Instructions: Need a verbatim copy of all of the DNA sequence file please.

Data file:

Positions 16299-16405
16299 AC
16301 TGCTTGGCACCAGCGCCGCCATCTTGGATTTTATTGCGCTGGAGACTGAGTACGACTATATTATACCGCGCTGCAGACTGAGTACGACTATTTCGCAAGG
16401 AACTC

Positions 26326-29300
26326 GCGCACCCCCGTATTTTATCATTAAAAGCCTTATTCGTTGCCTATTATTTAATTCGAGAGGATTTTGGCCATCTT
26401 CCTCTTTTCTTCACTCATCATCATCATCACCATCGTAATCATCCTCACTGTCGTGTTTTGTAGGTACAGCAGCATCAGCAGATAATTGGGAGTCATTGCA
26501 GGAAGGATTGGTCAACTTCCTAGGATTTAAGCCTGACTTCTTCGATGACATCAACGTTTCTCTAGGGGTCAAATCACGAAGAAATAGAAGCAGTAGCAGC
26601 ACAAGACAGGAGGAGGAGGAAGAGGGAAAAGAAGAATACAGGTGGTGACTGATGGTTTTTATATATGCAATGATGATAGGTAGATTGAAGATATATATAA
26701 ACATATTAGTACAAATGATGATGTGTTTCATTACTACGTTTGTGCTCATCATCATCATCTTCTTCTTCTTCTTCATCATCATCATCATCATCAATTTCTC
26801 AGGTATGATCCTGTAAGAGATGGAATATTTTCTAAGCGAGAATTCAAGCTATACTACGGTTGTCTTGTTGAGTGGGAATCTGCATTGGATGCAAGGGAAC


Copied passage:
Positions 16299-16405
16299 AC
16301 TGCTTGGCACCAGCGCCGCCATCTTGGATTTTATTGCGCTGGAGACTGAGTACGACTATATTATACCGCGCTGCAGACTGAGTACGACTATTTCGCAAGG
16401 AACTC

Positions 26326-29300
26326 GCGCACCCCCGTATTTTATCATTAAAAGCCTTATTCGTTGCCTATTATTTAATTCGAGAGGATTTTGGCCATCTT
26401 CCTCTTTTCTTCACTCATCATCATCATCACCATCGTAATCATCCTCACTGTCGTGTTTTGTAGGTACAGCAGCATCAGCAGATAATTGGGAGTCATTGCA
26501 GGAAGGATTGGTCAACTTCCTAGGATTTAAGCCTGACTTCTTCGATGACATCAACGTTTCTCTAGGGGTCAAATCACGAAGAAATAGAAGCAGTAGCAGC
26601 ACAAGACAGGAGGAGGAGGAAGAGGGAAAAGAAGAATACAGGTGGTGACTGATGGTTTTTATATATGCAATGATGATAGGTAGATTGAAGATATATATAA
26701 ACATATTAGTACAAATGATGATGTGTTTCATTACTACGTTTGTGCTCATCATCATCATCTTCTTCTTCTTCTTCATCATCATCATCATCATCAATTTCTC
26801 AGGTATGATCCTGTAAGAGATGGAATATTTTCTAAGCGAGAATTCAAGCTATACTACGGTTGTCTTGTTGAGTGGGAATCTGCATTGGATGCAAGGGAAC